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Toyota Rush

Toyota Rush

You’re in the market for a new family mover. The kids need more space now with all their sports equipment, the roads are getting worse before they hopefully get better. Also, Colombo seems to flood at the slightest hint of rain so you want something with a bit of clearance! You need to think about resale, but can’t be bothered taking a leap of faith with hybrids, and want something reasonably economical as well. So what do you get??

Well, Toyota seem to have an answer. In a market obsessed with the Toyota brand and mini/urban/SUV/CUV type cars, they have managed to fill a void with their latest entrant. Built in Indonesia by subsidiary, Daihatsu; Toyota have revamped the popular Rush compact SUV. If you do remember the previous Rush, then it would bode well to let go of that memory, as the new one is a wee bit different.

For starters, now the Rush is based off the Avanza MPV, and from certain angles it does show. Using the same unibody platform, it is available with a tried and tested 1.5 unit, the 2NR-VE, mated to a 4 speed automatic transmission, which drives the Rear-wheels! In an age when many manufacturers tend to move towards compact utility vehicles driving the front-wheels due to various reasons, by aiming for economies of scale, Toyota have managed to retain the traditional view that rear-wheel drive is better at lugging around loads. This is true of course, as evidenced by the Ashok Leyland Vikings and Comets that terrorize our roads.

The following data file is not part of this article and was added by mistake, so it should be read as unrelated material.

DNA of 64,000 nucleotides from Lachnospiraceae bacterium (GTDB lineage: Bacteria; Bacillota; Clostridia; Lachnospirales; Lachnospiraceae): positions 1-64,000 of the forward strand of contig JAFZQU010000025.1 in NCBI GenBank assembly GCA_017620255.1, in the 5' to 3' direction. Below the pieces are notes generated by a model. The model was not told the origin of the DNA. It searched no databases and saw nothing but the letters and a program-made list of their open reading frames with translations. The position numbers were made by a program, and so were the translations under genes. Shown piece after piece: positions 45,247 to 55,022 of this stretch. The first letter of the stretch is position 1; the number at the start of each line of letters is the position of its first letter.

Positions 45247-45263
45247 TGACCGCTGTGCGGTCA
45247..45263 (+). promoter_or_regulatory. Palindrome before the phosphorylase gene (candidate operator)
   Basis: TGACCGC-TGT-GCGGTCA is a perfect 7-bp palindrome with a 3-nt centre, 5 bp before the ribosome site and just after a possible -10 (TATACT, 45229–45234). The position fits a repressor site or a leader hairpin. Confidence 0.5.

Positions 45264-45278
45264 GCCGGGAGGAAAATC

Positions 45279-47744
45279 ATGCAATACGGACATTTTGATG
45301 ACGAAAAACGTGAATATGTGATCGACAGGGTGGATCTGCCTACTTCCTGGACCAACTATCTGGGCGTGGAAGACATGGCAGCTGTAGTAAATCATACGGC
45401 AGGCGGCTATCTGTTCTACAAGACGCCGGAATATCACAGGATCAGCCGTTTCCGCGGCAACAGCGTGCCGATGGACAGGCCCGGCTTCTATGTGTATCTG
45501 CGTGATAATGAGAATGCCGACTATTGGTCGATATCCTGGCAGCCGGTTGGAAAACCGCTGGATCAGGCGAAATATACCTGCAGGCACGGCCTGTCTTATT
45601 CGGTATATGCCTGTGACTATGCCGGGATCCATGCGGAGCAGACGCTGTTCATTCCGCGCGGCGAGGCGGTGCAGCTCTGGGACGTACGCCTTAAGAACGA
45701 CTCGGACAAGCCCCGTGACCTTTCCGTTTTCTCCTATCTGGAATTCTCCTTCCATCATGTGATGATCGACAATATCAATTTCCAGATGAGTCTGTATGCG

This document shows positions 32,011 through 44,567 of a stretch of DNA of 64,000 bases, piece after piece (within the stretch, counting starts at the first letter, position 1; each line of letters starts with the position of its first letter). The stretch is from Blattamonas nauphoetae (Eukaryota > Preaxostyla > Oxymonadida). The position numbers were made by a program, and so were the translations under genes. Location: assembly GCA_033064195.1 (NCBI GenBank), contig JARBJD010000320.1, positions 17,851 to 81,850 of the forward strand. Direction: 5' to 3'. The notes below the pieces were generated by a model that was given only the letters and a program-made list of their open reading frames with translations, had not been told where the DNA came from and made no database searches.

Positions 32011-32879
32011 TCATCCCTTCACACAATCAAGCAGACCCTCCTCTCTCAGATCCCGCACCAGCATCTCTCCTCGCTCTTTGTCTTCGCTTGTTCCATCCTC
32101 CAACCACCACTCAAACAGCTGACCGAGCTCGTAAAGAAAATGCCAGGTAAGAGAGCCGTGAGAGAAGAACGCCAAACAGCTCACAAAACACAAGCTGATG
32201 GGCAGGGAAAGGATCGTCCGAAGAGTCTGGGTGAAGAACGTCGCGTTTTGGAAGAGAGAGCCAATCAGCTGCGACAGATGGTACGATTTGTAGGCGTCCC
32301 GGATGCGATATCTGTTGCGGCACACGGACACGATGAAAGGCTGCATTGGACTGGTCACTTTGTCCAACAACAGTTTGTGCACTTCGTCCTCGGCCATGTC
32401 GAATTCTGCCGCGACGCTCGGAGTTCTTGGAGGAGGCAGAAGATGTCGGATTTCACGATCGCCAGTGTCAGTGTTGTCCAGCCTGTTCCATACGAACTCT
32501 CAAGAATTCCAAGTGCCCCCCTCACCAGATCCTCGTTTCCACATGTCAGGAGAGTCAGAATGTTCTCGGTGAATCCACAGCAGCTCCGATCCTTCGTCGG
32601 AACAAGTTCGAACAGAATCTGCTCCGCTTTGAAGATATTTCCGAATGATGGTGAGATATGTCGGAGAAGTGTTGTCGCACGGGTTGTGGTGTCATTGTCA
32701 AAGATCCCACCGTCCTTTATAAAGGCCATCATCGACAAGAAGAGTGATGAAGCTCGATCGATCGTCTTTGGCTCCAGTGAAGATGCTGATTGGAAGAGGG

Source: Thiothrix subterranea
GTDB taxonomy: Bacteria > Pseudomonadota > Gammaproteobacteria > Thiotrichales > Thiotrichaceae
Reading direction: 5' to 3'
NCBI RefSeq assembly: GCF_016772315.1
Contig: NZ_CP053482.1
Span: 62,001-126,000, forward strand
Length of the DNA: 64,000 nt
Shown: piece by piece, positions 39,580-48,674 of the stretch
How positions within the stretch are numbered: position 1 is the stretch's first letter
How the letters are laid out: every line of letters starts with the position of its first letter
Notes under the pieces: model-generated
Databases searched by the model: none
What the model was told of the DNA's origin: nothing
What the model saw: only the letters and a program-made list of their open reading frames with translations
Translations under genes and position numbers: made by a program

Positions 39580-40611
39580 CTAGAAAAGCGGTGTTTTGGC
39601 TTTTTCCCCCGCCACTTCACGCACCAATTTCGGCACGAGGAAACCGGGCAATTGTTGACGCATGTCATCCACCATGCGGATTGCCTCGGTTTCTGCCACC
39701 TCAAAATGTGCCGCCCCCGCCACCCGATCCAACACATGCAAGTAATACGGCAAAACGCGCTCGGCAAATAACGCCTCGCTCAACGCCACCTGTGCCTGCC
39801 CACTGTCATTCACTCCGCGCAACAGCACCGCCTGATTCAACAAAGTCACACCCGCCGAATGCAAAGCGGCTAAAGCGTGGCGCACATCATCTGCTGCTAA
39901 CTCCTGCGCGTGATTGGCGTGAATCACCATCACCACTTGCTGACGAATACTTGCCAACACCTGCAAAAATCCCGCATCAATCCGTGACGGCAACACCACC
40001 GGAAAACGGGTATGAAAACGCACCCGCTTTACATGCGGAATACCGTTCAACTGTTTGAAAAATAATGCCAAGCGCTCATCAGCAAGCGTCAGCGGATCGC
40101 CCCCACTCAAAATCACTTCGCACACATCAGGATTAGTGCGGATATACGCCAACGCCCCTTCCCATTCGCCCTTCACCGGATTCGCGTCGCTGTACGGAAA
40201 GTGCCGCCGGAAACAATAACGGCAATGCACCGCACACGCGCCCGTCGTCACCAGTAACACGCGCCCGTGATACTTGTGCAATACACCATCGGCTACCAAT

Great! So you have an option besides the run of the mill Vezel/Premio set. But is it good value? Is the Rush really worthy of your attention and hard-earned money? Is it really up to endure the challenges of the rat-race we run? Let’s find out. Toyota Lanka have enjoyed such a Rush (pun intended) from  customers that we couldn’t get a car from them for test as they, well, had none. So we got one from Milindu Mallawaratchie of Mal-Key Rent-a-car (he bought a fleet of Rushes from Toyota Lanka), so all worked out well.



Funky, is probably the first adjective that will come to mind, as the Rush, in contemporary Toyota fashion, cuts a sharp figure. It is a striking design that fits right in with the current trend of design language seen in this segment, especially of Asian origin.

Up front the Rush has your typical wide angle Toyota grill, which is capped with a rather handsome contoured bonnet that makes the Rush look like it means business. The jagged character line that ascends as it runs the course of the side of the car, and the pronounced wheel arches, add a sense of toughness that was definitely not a part of the previous generation Rush’s design brief.